By CHRIS GOFF, Associated Press
Indiana guard Yogi Ferrell, right, drives against Michigan guard Spike Albrecht in the second half of an NCAA college basketball game in Bloomington, Ind., Sunday, Feb. 2, 2014. Indiana defeated Michigan 63-52. (AP Photo/Michael Conroy)
BLOOMINGTON, Ind. (AP) — Yogi Ferrell orchestrates pretty much everything in Indiana's offense.
Coach Tom Crean added another responsibility to Ferrell's plate Sunday: guarding the opponent's top scorer.
Ferrell came through on both ends — scoring 27 points and shutting down Nik Stauskas — to lead Indiana to a 63-52 upset of No. 10 Michigan.
"Yogi is playing at an extremely high level," Crean said. "He's a true lead guard with everything he does."
Against the Wolverines, that was just about everything.
Ferrell drained seven 3-pointers, two shy of the Assembly Hall record, in eight attempts and limited Stauskas, one of the nation's best scorers, to just six points, 12 below his average.
"This is a great win because Michigan is such a great team," Ferrell said.
The Wolverines (16-5, 8-1 Big Ten) had been the last unbeaten in conference play, off to their best Big Ten start since 1976-77. Indiana ended their 10-game winning streak by holding them to their lowest point total of the season.
"I think it's really good for us," coach John Beilein said. "I didn't think we were going to go undefeated. We hadn't lost since Dec. 11, against Arizona. In the long run, we have to get better."
What made Ferrell's matchup with Stauskas so impressive is that Ferrell is a point guard, giving up 6 inches and nearly 30 pounds to Michigan's small forward. Stauskas was 1 of 6 from the field and spent many possessions on the left side of the court away from the action, rarely touching the ball at times.
"They were denying Nik in the corner," said Caris LeVert, who had 12 points and joined Derrick Walton Jr., who scored 13, as the only Wolverines in double figures. Glenn Robinson III was also quiet, contributing nine points.
Indiana (14-8, 4-5) had lost three of four but rode a tight, creative defense and Ferrell's hot shooting to a win that might shift its season.
Crean decided Ferrell's awareness, quick hands and intensity were the perfect antidote to Stauskas' deadly shooting and effective passing.
"You've got to make his catches hard and his looks even harder," Crean said. "You've got to be conscious of where he is at all times. I'm proud of our whole team defensively. Yogi was the catalyst."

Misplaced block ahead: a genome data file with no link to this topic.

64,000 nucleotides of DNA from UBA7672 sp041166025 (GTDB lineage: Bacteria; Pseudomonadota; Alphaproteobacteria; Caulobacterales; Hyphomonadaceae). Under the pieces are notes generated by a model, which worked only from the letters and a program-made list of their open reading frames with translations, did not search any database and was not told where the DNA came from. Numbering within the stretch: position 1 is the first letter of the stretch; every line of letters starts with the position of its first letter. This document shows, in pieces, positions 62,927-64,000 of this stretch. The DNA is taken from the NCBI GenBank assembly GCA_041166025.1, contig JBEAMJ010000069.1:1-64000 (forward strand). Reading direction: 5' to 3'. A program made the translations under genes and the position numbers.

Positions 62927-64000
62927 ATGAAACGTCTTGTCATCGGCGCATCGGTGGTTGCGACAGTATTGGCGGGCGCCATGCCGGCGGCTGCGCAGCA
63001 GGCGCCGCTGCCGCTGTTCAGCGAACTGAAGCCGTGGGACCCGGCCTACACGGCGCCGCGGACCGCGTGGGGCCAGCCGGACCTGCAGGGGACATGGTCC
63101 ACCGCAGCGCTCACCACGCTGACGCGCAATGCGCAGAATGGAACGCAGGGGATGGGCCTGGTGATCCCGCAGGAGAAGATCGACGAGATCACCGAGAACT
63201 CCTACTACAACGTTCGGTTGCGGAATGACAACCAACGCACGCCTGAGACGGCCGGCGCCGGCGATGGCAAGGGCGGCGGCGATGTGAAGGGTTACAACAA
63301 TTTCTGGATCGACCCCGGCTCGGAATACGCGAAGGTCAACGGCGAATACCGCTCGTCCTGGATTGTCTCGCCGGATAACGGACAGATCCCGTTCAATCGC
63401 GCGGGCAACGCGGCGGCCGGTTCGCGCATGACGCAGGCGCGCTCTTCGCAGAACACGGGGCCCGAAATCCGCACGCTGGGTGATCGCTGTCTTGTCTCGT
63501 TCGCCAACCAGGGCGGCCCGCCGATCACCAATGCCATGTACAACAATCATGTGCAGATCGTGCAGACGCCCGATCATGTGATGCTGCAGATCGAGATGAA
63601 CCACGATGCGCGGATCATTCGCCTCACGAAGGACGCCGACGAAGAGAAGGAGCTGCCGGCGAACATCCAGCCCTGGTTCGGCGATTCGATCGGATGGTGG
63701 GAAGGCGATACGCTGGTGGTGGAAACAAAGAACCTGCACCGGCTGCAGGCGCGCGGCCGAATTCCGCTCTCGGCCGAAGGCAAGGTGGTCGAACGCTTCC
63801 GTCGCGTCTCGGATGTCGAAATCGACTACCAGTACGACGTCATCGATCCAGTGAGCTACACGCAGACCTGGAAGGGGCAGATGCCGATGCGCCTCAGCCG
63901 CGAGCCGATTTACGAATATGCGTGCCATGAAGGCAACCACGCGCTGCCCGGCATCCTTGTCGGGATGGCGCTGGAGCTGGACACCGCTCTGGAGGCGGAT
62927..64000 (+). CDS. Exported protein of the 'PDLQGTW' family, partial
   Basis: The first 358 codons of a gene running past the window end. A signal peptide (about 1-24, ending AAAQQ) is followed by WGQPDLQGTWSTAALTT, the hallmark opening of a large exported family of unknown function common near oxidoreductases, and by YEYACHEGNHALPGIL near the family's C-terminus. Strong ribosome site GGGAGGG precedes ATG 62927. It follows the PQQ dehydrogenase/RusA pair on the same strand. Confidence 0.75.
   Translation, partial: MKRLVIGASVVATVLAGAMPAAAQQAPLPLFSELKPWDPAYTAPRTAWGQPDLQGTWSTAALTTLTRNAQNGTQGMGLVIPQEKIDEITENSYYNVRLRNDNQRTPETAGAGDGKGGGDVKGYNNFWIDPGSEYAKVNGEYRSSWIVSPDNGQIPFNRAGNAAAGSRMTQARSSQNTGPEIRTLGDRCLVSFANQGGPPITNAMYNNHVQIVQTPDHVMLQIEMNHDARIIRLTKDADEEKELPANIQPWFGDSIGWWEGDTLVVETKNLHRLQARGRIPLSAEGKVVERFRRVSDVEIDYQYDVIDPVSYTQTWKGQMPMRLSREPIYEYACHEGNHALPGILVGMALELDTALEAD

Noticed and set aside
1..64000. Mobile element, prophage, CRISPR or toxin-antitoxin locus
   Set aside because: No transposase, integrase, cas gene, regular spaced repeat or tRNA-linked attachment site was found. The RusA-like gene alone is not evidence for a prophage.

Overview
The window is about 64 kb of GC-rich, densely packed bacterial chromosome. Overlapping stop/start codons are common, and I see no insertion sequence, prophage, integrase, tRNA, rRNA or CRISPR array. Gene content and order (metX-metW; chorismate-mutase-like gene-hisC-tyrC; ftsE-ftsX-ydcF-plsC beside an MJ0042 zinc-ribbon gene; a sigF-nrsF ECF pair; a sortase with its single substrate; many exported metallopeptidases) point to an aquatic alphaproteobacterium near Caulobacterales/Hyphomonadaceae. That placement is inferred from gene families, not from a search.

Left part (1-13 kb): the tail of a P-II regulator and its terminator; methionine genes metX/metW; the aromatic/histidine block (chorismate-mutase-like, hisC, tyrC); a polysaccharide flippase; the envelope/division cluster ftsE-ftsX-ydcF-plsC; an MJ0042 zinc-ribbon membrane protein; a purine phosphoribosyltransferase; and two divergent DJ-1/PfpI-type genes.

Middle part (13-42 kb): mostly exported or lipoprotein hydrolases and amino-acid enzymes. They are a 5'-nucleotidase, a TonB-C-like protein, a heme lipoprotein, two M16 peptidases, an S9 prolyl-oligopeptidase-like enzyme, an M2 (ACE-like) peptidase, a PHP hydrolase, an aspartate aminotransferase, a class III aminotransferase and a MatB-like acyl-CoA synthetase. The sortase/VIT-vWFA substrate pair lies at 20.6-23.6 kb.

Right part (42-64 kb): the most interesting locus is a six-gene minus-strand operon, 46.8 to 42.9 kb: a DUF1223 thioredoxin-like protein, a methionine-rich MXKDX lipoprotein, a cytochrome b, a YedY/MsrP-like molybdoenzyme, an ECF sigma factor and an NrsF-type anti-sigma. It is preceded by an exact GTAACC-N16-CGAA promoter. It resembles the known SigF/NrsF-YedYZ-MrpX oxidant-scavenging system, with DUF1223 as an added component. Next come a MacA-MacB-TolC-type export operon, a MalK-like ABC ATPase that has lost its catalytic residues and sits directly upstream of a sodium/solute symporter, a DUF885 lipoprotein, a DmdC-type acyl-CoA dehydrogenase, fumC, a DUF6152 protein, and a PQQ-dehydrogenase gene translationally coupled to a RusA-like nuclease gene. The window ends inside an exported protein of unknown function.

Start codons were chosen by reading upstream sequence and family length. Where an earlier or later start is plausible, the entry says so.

With Stauskas limited, the Hoosiers led most of the way in improving to 12-2 at Assembly Hall. Noah Vonleh added 10 points and 12 rebounds for the Hoosiers, who shot 54 percent to the Wolverines' 40 percent.
Indiana may have reinvigorated its hopes for an at-large berth to the NCAA tournament by securing a second victory over a top 10 opponent.
The Wolverines are a common victim and no stranger to coming up short in this series.
Dating to last season's run to the national title game, the Wolverines are 27-12 in their last 39 games — with three of the losses to the Hoosiers, who are 24-8 against Michigan over the last 18 seasons.
Michigan was outrebounded 31-22 and shot just 3 of 13 from behind the arc.
As Ferrell drained one 3 after another, fueling the crowd early and late, the Wolverines' normally prolific offense was off from the start.
Michigan had more turnovers (8) than field goals (7) in the first half and scored just six points on its final 11 possessions to trail 25-22 at halftime.
It took a few breaks to stay that close. Walton was fouled twice in the half shooting behind the arc and converted all six free throws. The Wolverines also pushed the ball effectively for transition opportunities, scoring eight fast-break points.
After Indiana's defense was slow to get back and allowed Zak Irvin a layup, Crean called a timeout with 10:08 left in the half. Out of the stoppage, the Hoosiers scored on five of their next six trips to grab a 22-18 lead.
Facing their fourth halftime deficit since November, the Wolverines never got over the hump.
Three free throws from Austin Etherington and a fast-break layup by Evan Gordon gave Indiana a 49-41 lead with 7:41 to play, causing Beilein to call time out.